The Office of General Counsel issued the following opinion on September 21, 2006 representing the position of the New York State Insurance Department.
Re: Insurance Consultant Fees
May a licensed consultant, offering consulting services only, reduce or increase its fee for consulting services based on the extent of savings to the insured?
Yes, a licensed consultant, offering consulting services only, and not selling insurance, may reduce or increase its fee for consulting services based on the extent of savings to the insured.
A consultant, purporting to offer consulting services only, has told an insured that his property/casualty insurance is unnecessarily costly. The consultant says that he can bring the insureds cost down if his consulting services are utilized. The consultant says that he will reduce his fee to the extent that savings are not fully realized, but his fee will increase if the savings are greater than expected.
N.Y. Ins. Law § 2119 (McKinney 2006) states:
(a)(1) No person licensed as an insurance agent, broker or consultant may receive any fee, commission or thing of value for examining, appraising, reviewing or evaluating any insurance policy, bond, annuity or pension or profit-sharing contract, plan or program or for making recommendations or giving advice with regard to any of the above, unless such compensation is based upon a written memorandum signed by the party to be charged and specifying or clearly defining the amount or extent of such compensation.
(2) A copy of every such memorandum or contract shall be retained by the licensee for not less than three years after such services have been fully performed.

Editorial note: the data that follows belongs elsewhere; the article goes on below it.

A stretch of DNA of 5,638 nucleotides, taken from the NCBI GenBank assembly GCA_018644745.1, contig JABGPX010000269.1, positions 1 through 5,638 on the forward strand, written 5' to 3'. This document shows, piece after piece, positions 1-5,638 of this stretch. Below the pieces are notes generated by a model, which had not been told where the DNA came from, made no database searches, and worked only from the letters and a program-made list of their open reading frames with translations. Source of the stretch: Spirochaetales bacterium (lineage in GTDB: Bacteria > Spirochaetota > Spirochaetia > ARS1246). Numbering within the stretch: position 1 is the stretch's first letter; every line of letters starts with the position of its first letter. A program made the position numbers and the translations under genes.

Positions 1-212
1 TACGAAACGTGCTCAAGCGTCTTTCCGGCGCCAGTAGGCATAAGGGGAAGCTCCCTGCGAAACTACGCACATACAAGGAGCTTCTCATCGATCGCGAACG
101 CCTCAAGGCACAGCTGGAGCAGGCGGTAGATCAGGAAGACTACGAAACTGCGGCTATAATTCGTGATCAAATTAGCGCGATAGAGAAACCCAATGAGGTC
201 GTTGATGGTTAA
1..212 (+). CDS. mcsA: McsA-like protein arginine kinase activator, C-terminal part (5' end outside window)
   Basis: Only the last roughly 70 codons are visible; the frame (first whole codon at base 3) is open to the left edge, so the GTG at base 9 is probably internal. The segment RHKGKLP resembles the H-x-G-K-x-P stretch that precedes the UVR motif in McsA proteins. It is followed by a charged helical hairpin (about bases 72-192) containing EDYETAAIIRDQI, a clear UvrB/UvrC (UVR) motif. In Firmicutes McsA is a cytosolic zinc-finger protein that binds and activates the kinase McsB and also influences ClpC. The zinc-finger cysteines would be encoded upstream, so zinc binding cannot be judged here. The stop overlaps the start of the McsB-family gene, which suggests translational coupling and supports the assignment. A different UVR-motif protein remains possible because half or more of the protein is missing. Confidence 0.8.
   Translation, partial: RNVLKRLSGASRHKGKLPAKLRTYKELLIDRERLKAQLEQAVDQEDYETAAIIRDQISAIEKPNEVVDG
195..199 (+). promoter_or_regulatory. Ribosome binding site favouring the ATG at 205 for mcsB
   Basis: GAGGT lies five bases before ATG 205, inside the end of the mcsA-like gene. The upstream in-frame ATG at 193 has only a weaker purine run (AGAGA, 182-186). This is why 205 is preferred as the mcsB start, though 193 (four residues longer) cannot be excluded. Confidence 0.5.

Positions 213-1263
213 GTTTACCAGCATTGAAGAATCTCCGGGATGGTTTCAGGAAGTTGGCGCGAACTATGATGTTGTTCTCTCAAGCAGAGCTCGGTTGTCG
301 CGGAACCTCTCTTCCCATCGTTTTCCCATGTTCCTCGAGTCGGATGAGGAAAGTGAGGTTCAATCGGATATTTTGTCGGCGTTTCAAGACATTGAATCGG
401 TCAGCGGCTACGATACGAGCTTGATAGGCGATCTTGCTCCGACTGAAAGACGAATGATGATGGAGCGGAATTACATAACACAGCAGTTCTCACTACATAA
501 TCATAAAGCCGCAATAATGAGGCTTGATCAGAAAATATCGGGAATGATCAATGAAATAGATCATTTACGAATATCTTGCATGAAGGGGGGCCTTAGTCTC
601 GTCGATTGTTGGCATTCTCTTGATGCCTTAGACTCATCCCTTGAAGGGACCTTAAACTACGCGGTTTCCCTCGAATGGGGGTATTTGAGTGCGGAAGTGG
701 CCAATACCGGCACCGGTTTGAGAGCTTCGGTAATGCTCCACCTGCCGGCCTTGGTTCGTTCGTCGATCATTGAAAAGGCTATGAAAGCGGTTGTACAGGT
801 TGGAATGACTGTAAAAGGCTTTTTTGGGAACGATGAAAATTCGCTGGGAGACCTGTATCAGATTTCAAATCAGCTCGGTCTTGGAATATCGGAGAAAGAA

N.Y. Ins. Law § 2119(a) (McKinney 2006) permits a licensed insurance agent, broker or consultant to receive a fee for consulting services provided that the compensation in question is based upon a written memorandum signed by the party to be charged and clearly defines that amount or extent of such compensation. The agent, broker or consultant must retain such memorandum for at least three years after performance of the consulting services in question. At the time the consultation amount is actually billed, the billing should clearly indicate the dollar amount and how it was arrived, consistent with the original agreement.
An agent, broker or consultant, acting in a consulting capacity only and not selling the insurance, may receive a consulting fee based on the extent of the insureds savings; or, in other words, a contingent fee based on a percentage of any cost reduction affected.
In this case, there is nothing improper per se for a consultant, who is offering consulting services only and not also selling the insurance, to say that he will reduce his fee to the extent that savings are not fully realized, but his fee will increase if the savings are greater than expected.
For further information you may contact Senior Attorney Elizabeth Barrett at the New York City Office.